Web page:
exist in Hawai‘i. On the left below is a photo of subtropical fiber hemp at 8 weeks of age out of
a total grow out time of 15 weeks. At right is the same type of plant at 10 ½ weeks of 15 weeks.
It is noted that the hemp plants are very large and the photos demonstrate how fast the
subtropical fiber hemp grows.
5. A pair of trials were done. One trial was between April 29-July 27. The trial was in a
(desirable) period of increasing day length from 12h30 min to 13h26 min. Densities were
between 20-40 plants/m2
. A post-season trial was done between July 7-October 7. Day length
deceased from 13h15 min to 12h0min which could have been the wrong signal. Densities were
. Measurements were made on every fifth plant harvested. Plant height for both trials
was not significantly different. Mean stalk weight was higher at lower density than at higher
density. Total stalk weight was higher at higher density than at lower density. Leaf weight was
higher at lower density than at higher density but the total weight of leaves was higher at higher
density planting. Total weights were normalized to 3 crops per year as it is likely that a
February-April grow out period would be successful. The density farmers would choose
depends on their intended commercial application. Do they want larger stalks or a higher yield
of stalks? Do they want larger leaves or more total leaves?
In season (20-40 plants/m2
) Post season (100 plants/m2
Stalk weight 137 g/stalk 78 g/stalk
Total stalk weight 27 tons/acre/year 38 tons/acre/year
Leaf weight 157 g/plant 71 g/plant
Total leaf weight 31 tons/acre/year 35 tons/acre/year
6. Environment: Hemp plants were grown without herbicides. They were self weeding because
they grow so densely as to shade out weeds. The photo below shows no weeds even though the
plots were not weeded.
We relied on natural fertilizer levels in our trials. Replicates with 100 kg N/ha were not
significantly better even though soil chemistry suggested that nitrogen fertilization was
recommended. It may be concluded that hemp initially does not require fertilizer inputs. No
insecticides were used in our trials. Little water was used. Daily rainfall was monitored. When
rainfall was below 10-15 mm/week, manual watering using a calibrated hose nozzle was used to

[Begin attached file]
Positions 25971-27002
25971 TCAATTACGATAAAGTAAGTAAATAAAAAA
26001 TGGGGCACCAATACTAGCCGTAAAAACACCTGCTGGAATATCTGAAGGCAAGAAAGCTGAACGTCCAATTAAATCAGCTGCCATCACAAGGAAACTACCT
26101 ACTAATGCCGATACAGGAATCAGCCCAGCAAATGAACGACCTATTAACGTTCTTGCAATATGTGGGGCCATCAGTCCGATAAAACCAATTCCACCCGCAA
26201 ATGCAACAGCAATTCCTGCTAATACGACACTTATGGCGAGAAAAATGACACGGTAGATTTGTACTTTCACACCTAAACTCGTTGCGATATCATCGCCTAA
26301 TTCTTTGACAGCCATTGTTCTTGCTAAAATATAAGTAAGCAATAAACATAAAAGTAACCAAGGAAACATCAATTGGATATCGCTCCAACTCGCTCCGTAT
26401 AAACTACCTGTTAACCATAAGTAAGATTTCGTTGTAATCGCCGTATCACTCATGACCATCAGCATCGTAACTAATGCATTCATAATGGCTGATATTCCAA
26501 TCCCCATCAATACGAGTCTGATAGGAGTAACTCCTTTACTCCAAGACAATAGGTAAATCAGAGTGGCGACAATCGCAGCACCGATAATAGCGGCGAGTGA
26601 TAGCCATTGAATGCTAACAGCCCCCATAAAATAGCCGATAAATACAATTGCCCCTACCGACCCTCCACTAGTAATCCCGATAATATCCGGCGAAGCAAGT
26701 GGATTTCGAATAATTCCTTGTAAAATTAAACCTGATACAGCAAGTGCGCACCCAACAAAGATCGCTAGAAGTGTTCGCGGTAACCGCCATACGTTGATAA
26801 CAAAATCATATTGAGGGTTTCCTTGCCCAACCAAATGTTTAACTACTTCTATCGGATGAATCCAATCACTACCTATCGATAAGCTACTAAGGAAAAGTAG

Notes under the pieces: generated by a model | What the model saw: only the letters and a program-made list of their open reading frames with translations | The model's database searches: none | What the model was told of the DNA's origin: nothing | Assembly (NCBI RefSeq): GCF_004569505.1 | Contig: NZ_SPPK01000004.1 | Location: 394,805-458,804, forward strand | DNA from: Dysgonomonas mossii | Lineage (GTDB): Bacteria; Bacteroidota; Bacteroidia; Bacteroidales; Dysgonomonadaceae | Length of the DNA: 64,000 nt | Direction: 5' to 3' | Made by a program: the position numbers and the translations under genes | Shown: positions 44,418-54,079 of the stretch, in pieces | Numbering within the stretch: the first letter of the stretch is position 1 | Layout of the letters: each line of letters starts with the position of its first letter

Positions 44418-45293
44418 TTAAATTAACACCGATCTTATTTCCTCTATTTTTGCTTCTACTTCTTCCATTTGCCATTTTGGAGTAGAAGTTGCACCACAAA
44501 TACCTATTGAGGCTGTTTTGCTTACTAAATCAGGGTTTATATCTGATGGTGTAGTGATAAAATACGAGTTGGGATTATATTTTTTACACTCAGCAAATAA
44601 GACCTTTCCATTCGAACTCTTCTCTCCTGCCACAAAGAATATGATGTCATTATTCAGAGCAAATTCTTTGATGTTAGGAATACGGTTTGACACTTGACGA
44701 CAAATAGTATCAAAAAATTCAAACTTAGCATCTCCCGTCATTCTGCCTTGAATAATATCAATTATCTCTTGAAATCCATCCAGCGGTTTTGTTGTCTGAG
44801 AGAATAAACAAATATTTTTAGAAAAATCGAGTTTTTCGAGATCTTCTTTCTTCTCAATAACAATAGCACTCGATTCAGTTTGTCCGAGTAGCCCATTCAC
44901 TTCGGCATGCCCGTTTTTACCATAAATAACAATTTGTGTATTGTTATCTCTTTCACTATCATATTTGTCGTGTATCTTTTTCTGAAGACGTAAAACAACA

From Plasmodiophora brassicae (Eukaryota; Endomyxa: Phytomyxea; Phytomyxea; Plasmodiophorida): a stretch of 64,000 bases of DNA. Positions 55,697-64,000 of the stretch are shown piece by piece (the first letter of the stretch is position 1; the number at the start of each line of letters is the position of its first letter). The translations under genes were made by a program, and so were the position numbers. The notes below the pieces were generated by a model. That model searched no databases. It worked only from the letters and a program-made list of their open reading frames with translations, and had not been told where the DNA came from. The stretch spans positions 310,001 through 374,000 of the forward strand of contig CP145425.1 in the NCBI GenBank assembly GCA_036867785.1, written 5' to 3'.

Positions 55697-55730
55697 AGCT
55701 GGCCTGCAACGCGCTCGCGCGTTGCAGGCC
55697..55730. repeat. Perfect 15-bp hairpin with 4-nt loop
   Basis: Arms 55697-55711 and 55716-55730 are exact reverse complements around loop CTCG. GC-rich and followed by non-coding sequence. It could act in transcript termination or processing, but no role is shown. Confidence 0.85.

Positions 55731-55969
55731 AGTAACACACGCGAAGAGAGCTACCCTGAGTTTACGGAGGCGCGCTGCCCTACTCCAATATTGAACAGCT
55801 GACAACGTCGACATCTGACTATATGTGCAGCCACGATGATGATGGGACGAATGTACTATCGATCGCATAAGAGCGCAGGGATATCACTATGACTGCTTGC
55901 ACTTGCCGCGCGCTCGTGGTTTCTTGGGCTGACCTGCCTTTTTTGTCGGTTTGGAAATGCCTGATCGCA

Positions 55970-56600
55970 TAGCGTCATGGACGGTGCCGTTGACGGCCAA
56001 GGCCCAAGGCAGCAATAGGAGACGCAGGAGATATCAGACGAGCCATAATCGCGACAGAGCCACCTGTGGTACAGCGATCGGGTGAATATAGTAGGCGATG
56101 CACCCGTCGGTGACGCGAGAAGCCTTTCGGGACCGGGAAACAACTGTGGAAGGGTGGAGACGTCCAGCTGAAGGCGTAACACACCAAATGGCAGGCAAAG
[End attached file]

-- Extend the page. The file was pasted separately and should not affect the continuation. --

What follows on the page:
obtain the 10-15 mm/week. Increasing water to 25 mm/week did not yield larger plants.
7. Hempcrete: We conducted cursory hempcrete studies to prove that hempcrete could be made
in Hawai‘i without special chemicals or knowledge. We purchased a proprietary preparation of
lime we found in the peer reviewed literature and used a formula for production found on the
internet. We peeled hemp stalks (shown below on the left) to remove the bast fiber “skin”. We
cut the remaining hurd into small pieces. We mixed the lime and water first and then added the
hurd. When poured into trays (photo on left) we obtained a solid mass. This could be removed
from the tray to yield the brick (also shown in the picture on the left). When poured into a cup
and the cup material removed, one gets a rock shown on the right.
The formula we used is as follows.
Lime Water hurd
1.1 part 1.1 part 0.74
8. Seed Hemp: Two trials were conducted, an in-season trial (defined in #5 above) and a post-
season trial (defined in #5). Densities were between 20-40 plants/m2
. These were called CHY
cultivars by Ecofibre Industries, whereas the fiber hemp variety was called CHG. Plants were
smaller than fiber hemp plants, seed hemp plants having a mean height of 103 cm and a mean weight
of 129 g after the 15 week grow out period. We were not completely clear on estimating seed yields
because we were asked to terminate the trial before seeds were completely mature. Half the plants
had no seeds. Of the remaining half, some had very few seeds. We could not tell whether these were
hermaphrodites or immature plants. Of the plants with heavy loads of seed, mean seed numbers were
about 2,000 seeds/plant or 62 g/plant. Seeds were obtained from plants in the in-season trial only.
Post-season plants grew to about 6 inches, flowered, and died.
Summary: This was a feasibility study. It was not funded nor was it conceived of as a full-fledged
grow out trial. The goal was to learn whether there was a hemp cultivar that would grow in Hawai‘i.
More complete grow out field trials would have to be done by the industry. Other application work
would also have to be carried out by the industry. Two notions were present before the work started.
One was that hemp plants would not grow well in Hawai‘i. It would grow to a few feet tall, flower,
and die. We found that this was true for the temperate zone hemp, however not for the subtropical
fiber hemp type.
We found that subtropical fiber hemp grows to a mean of 1.9 m in 15 weeks. We were pleasantly
surprised by the fast growth rate. More interesting, this variety of plant can take advantage of
Hawai‘i weather patterns and potentially 3 crops per year could be grown. The yield of about 30 tons
per year of stalks per acre is promising because there is need for a building material in Hawai‘i that is
not imported. The large amount of leafy material from fiber hemp offers the potential for a home-
grown forage crop to feed local cattle. Hemp seed production may become a lucrative activity for
farmers. There is significant potential for a successful hemp agricultural industry in Hawai‘i based on
the preliminary findings of the 2015 Industrial Hemp Research Project.